Artillery – X Review

Denmark’s Artillery weren’t the first thrash band to cross my stereo in the 80s, as they were beaten to the punch by most of the “Big Four” and two-thirds of the big names in Germanic thrash. Still, their Fear of Tomorrow debut hit like a thunderbolt from Thor himself when it arrived in 1985. It was heavy and fast, but also had major hooks and choruses that drilled deep into your skull. The band had a very good run with follow ups Terror Squad and By Inheritance and then inexplicably called it a day in 1990. They resurfaced briefly in 1999, then promptly returned to limbo until 2009. Since then they’ve managed to be productive, releasing an album every two or three years, maintaining enough of their classic sound to keep folks like me interested, though I wasn’t a fan of 2018s The Face of Fear and its more power metal-esque approach. Sadly, guitarist Morten Stützer, who along with his brother Michael founded the band and created its distinctive riffing style, passed away in 2019 at the young age of 57. Artillery soldiered on in the aftermath, recruiting a new guitarist and returning with their tenth full-length, X. I’m happy to report X is a shift back toward their thrash roots, with the trademark Stützer brothers sound alive, well, and ready to shellac your ass. And in an unexpected development, it’s one of the best, most consistent platters the band’s crafted in their long history. Silver linings.

With the underwhelming The Face of Fear fresh on my mind, I was taken aback by how heavy and urgent opener “The Devil’s Symphony” sounded. The riffs are huge and heavy and there’s no doubt it’s old school thrash. The classic Artillery riffing is there in force and Michael Bastholm Dahl wails and shouts like a wild man. It’s a vicious little stomper and one of the better songs the band’s done in a while. The creepy chanted refrain of “let him into your heart” backed by big, fat riffs goes down excellently and the leads just keep pummeling to the bitter end. Follow up cut “In Thrash We Trust” sounds like something off By Inheritance and rips and tears along in classic style carried by big riff energy. The chorus is cheesy but effective and the band sounds like they discovered the fountain of thrash youth and imbibed deeply. The album highlight is “Turn Up the Rage” which is the best song Artillery’s penned in over a decade. The opening lead is infectious and Dahl goes all in vocally. It has that classic sound but also reminds me of the Steve Grimmett era of Onslaught. The chorus is big and anthemic with a slight hint of Pyramaze present.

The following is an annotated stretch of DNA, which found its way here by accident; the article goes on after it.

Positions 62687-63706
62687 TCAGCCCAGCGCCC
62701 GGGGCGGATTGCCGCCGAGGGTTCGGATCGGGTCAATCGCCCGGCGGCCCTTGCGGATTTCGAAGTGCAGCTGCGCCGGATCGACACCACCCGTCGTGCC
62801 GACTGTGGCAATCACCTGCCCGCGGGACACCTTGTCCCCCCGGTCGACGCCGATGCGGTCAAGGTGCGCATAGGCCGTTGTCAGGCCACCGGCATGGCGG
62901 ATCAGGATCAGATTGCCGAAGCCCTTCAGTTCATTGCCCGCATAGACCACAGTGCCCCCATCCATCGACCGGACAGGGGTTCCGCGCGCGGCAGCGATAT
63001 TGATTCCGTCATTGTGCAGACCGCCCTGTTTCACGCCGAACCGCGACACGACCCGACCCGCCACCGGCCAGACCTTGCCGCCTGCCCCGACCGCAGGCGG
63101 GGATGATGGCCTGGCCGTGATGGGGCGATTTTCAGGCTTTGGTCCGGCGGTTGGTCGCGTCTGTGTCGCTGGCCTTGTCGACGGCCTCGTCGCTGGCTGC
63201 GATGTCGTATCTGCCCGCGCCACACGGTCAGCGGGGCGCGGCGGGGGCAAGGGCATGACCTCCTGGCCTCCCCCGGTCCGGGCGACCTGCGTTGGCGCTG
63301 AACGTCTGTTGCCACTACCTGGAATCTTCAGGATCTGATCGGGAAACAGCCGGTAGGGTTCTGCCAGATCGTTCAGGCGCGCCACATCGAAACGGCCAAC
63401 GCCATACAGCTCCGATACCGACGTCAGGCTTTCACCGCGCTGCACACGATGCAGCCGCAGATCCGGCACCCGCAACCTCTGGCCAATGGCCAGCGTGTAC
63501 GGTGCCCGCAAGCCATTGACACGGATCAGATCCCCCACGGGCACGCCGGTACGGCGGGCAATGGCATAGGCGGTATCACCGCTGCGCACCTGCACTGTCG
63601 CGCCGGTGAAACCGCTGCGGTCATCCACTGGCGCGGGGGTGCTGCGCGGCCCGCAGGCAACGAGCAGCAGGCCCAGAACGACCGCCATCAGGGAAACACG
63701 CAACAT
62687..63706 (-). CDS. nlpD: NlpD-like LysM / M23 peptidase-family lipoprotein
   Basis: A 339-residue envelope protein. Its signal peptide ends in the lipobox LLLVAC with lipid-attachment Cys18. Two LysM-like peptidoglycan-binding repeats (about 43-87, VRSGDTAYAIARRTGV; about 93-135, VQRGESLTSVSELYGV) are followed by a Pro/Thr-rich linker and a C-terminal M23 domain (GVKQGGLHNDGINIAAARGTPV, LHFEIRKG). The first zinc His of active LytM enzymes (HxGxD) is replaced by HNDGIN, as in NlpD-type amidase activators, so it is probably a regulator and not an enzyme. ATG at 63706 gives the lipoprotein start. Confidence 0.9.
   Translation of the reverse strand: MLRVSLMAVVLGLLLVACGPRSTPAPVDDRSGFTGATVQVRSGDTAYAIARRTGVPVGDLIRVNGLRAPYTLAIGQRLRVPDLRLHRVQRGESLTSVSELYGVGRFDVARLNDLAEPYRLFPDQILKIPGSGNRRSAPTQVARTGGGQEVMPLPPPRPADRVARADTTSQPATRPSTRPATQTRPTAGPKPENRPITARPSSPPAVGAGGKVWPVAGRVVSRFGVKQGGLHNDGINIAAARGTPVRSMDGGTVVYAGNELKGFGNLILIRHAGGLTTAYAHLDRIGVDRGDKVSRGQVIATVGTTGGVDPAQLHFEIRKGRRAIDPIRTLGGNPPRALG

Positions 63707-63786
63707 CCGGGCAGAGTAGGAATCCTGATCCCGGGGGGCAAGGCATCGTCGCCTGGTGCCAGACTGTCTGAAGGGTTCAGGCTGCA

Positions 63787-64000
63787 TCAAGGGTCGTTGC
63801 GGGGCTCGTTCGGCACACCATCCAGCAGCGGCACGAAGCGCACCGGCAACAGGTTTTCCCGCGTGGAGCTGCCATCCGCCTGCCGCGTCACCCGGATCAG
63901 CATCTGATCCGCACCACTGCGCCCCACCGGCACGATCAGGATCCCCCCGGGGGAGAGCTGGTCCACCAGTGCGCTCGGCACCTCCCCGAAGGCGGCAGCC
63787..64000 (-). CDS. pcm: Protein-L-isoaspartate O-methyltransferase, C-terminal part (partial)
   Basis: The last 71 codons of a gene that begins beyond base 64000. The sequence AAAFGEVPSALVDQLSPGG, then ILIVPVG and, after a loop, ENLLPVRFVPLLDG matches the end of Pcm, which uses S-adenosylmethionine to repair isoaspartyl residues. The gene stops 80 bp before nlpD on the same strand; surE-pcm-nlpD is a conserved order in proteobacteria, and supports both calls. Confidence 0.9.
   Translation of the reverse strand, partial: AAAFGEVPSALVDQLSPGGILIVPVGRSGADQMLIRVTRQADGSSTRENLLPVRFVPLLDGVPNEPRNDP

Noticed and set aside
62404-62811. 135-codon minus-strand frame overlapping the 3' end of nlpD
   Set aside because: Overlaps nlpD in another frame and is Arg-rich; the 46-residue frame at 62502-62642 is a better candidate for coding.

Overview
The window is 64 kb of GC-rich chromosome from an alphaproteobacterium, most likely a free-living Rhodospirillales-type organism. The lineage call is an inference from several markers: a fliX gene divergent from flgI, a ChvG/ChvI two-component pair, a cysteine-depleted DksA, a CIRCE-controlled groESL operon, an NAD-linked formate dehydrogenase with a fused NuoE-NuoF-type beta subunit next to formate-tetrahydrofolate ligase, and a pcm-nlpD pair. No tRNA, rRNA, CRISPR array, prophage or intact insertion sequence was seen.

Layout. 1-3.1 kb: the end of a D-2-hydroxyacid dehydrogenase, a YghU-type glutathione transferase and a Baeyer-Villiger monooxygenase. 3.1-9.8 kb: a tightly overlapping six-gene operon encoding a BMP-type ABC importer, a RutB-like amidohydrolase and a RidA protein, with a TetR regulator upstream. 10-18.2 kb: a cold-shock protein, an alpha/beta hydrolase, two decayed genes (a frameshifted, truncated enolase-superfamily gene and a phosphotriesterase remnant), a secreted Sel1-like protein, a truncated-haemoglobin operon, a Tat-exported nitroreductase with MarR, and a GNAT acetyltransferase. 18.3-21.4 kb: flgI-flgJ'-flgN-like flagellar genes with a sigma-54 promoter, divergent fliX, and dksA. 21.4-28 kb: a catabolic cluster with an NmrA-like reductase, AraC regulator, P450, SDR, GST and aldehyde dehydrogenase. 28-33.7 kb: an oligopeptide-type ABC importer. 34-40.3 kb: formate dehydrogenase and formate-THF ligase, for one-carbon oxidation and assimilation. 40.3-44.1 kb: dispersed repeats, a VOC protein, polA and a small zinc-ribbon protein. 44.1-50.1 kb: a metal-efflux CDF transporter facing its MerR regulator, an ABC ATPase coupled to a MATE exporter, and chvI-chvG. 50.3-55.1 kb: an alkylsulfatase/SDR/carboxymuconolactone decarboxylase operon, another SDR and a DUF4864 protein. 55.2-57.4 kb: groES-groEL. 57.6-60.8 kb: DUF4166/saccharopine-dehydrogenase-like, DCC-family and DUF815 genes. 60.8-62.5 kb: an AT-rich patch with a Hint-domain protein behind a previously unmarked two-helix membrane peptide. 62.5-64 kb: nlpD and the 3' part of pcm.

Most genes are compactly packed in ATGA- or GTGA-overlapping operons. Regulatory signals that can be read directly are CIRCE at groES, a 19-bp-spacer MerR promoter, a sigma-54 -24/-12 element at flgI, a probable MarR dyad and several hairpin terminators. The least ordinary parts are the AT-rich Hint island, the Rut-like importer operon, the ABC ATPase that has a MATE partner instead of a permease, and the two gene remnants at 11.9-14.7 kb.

The remainder of X is very good too. “Force of Indifference” is one of the fastest, hardest songs and it packs a real wallop with razor-sharp riffing and a great chorus. “In Your Mind” references the early 90s Metal Church output, and power ballad “The Ghost of Me” is very effective thanks to a big, emotional performance by Dahl and a satisfying chorus that really pops. There are no weak cuts present, though “Varg I Veum” and “Eternal Night” feel a bit less impactful than the other selections, with the latter almost sounding like a Dream Evil tune. With only one song crossing the 5-minute barrier, the band wisely kept things short, sharp and punchy, which makes the 45-plus runtime feel effortless. Add in a good production that puts a lot of emphasis on the guitars and you have a very effective, entertaining thrash product.

Speaking of the guitars, they’re the big selling point. Michael Stützer and new axe Kræn Meier deliver the thrashy goods with the best collection of riffs heard on an Artillery platter in a long time. At several points it feels like they’ve slipped back to the Fear of Tomorrow and By Inheritance days, and that’s high praise. The riff phrasing is very good and there are more moments that stick with me than most modern thrash albums can supply. They clearly took great pains to preserve the Stützer sound and it pays big dividends. Michael Bastholm Dahl once again showcases his value as a frontman. He has a big voice and a wide range and uses all of it. He steps back from the somewhat power metal-y delivery he used on The Face of Fear and keeps things in the thrash wheelhouse most of the time, adding a lot of oomph to the material. He comes into his own at chorus time especially, providing big, memorable moments. Peter Thorslund’s bass is notably present and plays a bigger role in the overall sound than what is common in the genre. He even gets a few moments to shine along the way.

X finds Artillery nearly 40 years into their career and down a crucial founding member, but they’ve rallied admirably and released one of their best records. X reminds me while I loved the band so much in the 80s and shows they can still bring the fire like they did all those years ago. This thing is like a 21 gun salute to a fallen comrade and I think Morten would be very proud. Recommended.

Rating: 3.5/5.0
DR: 6 | Format Reviewed: 320 kbps mp3
Label: Metal Blade
Websites: | |
Releases Worldwide: May 7th, 2021

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